The tasting room at Boyne Valley Vineyards offers patrons way more than a place to sip wine. The monitor style barn’s high ceilings, stunning interior wood finishes, and warm atmosphere help create a truly memorable experience.
The winery owners had a bold project vision. A post-frame structure—and some painstaking engineering—brought it to life.
What the owners wanted:
The Petoskey Wine Region of Northern Michigan already boasted more than a dozen wineries. That’s a big reason why Boyne Valley Vineyards owners Tom and Christi Mahaney wanted a tasting room that would truly stand out from the others.
The owners had great ideas. But they also needed the right expertise to engineer and construct a year-round commercial building in rural Northern Michigan—a hilly region with notoriously sandy soil and ground snow loads of 70 pounds per square foot.
What was special about the project:
The rural location meant no access to public utilities. The tasting room would be relying on well and septic.
At the same time, a basic project goal was to create a gorgeous—and spacious—establishment. But not so spacious that the square footage would require a fire suppression system to meet township codes.
The situation demanded meticulous engineering.
“Wick did a phenomenal job at engineering this project right down to the square foot, including how much space the bar would take up inside that facility so that it would qualify for a maximum occupancy of 99 people.” – Keith Pinkelman, Lynnman Construction
What was tricky:
You may see a monitor style barn now and then. But it’s doubtful you’ve ever seen the kind of trusses that are inside this one.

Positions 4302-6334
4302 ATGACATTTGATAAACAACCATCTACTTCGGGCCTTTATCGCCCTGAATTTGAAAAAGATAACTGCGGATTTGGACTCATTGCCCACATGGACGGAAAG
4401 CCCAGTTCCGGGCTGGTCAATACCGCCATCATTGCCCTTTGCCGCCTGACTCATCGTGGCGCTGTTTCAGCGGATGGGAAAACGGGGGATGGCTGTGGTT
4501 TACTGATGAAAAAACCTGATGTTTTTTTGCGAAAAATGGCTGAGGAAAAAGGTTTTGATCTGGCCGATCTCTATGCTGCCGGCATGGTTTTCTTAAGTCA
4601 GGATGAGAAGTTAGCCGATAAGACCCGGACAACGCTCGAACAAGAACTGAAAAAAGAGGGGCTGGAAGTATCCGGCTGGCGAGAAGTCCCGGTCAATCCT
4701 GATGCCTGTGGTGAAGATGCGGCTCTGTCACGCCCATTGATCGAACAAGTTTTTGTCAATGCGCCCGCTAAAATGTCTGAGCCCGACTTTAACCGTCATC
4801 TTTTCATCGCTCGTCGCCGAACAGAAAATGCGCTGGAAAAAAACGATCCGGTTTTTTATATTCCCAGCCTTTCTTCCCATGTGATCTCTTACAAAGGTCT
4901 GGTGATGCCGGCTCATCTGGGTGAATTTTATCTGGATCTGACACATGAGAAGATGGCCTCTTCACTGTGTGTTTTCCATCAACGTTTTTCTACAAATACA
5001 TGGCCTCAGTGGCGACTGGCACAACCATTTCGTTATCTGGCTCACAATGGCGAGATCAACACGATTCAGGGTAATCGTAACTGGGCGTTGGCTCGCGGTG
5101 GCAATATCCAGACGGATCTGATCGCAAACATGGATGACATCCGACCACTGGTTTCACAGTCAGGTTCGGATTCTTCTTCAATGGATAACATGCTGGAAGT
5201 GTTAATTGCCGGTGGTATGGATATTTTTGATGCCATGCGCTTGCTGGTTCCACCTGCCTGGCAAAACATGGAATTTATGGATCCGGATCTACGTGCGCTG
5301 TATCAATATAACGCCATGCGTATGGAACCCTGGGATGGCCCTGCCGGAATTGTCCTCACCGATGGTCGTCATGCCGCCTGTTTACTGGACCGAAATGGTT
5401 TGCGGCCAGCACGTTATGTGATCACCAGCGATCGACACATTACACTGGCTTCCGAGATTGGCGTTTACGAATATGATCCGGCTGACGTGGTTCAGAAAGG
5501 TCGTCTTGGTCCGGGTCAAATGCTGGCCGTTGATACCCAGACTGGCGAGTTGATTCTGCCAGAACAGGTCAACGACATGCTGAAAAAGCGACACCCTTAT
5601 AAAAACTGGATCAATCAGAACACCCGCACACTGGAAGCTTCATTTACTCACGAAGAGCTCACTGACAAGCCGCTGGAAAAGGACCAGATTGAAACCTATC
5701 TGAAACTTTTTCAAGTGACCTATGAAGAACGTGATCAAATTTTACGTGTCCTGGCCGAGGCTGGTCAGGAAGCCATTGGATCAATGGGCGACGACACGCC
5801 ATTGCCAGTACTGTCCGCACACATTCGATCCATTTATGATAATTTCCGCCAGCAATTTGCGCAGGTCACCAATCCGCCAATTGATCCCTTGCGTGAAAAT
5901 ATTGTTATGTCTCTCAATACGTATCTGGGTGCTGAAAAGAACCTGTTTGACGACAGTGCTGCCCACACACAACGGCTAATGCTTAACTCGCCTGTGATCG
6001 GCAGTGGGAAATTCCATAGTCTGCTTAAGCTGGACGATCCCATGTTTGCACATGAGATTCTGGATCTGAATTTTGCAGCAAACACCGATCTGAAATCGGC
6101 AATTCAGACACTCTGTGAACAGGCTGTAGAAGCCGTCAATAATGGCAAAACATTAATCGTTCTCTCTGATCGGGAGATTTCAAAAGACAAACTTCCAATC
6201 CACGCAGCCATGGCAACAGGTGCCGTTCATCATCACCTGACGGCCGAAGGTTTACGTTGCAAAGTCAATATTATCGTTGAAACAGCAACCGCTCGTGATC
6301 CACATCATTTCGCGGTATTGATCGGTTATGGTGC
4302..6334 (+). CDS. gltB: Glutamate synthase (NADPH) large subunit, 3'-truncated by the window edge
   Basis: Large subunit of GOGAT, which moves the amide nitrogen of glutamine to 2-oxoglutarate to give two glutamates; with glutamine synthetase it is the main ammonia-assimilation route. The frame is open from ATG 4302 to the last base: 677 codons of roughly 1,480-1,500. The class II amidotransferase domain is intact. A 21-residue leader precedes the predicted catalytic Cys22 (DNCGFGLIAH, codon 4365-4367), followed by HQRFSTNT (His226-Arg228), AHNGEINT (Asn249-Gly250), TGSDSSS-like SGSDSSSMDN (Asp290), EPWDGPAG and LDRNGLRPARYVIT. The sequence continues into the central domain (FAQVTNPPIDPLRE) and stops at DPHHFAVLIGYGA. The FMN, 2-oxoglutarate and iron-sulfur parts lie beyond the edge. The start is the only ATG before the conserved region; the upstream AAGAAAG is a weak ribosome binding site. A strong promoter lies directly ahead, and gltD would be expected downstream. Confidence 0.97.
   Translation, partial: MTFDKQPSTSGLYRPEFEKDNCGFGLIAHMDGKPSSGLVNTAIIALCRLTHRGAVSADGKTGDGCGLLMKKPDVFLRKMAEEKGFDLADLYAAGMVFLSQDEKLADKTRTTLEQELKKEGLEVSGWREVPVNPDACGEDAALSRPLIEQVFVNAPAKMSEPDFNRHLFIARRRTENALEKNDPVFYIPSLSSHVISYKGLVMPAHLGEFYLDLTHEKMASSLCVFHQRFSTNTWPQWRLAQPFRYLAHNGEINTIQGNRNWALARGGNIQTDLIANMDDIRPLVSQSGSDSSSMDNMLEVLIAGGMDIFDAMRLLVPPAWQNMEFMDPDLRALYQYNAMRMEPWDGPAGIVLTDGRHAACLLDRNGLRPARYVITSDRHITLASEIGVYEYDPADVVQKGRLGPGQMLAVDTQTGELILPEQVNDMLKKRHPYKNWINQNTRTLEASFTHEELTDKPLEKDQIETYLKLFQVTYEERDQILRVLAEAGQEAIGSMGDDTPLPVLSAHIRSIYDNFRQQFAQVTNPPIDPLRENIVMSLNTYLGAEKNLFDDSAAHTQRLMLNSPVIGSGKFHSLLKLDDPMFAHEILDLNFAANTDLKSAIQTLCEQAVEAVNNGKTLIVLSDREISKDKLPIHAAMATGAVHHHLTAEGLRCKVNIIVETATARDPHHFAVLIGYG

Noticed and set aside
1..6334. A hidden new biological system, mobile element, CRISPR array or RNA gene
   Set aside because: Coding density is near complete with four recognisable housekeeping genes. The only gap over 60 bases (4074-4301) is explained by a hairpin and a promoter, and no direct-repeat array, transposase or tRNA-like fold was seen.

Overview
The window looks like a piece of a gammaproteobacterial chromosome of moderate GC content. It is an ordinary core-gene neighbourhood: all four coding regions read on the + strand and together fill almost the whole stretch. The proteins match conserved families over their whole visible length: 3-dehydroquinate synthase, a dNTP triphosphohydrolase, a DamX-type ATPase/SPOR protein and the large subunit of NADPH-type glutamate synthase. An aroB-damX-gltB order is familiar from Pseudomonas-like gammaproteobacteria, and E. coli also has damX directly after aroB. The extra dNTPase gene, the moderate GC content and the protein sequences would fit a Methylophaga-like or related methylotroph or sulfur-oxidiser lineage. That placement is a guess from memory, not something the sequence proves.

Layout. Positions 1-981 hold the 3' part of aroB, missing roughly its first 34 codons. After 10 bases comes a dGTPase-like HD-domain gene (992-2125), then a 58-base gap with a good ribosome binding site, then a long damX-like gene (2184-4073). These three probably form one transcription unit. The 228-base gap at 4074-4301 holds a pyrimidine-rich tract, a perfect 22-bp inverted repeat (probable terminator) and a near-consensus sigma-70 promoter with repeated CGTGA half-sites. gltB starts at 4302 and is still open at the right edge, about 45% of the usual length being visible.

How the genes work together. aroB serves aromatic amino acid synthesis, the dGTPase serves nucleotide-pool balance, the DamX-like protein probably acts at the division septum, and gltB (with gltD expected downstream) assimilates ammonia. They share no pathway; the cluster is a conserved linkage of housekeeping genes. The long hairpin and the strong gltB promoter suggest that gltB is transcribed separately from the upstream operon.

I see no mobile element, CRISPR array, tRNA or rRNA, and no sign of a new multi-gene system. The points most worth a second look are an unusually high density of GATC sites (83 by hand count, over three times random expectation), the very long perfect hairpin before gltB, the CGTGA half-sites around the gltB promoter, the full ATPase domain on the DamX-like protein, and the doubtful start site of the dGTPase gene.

The owners wanted to achieve a special open feeling for the interior space. A big part of making that possible was with the use of 9-foot span trusses for the main structure—plus another set of unique 3-ply trusses for the raised center ceiling. All were wrapped in weathered wood.
“I’ve done other monitors where it’s all one-piece trusses for the whole building. That was not the case here. The approach presented a number of unusual engineering and construction challenges that we were able to overcome.” – Keith Pinkelman, Lynnman Construction
Who helped build it:
Lynnman Construction was the general contractor for the project. In addition, another member of the Wick network of independent builders, Welch Builders, completed the general labor construction.
“You just don’t build a lot of buildings like this. The owners went over the top in so many ways. And the results were awesome. The place has this atmosphere, this powerful aura, that people really respond to.” – Keith Pinkelman, Lynnman Construction
Why Wick Buildings was the right choice:
The owners looked at all of their options at the project’s outset, including constructing a steel building and a stick-frame structure. But a Wick building wouldn’t require a full foundation—a huge cost saver. Then there was also the fact that post-frame buildings are ideal for sandy soils.
But even more important, says Keith Pinkelman from general contractor Lynnman Construction, this project demanded exceptional structural design and engineering capabilities. These can get lost within the excitement of all the aesthetic concerns. But without the expert engineering, a building like this wouldn’t have been possible.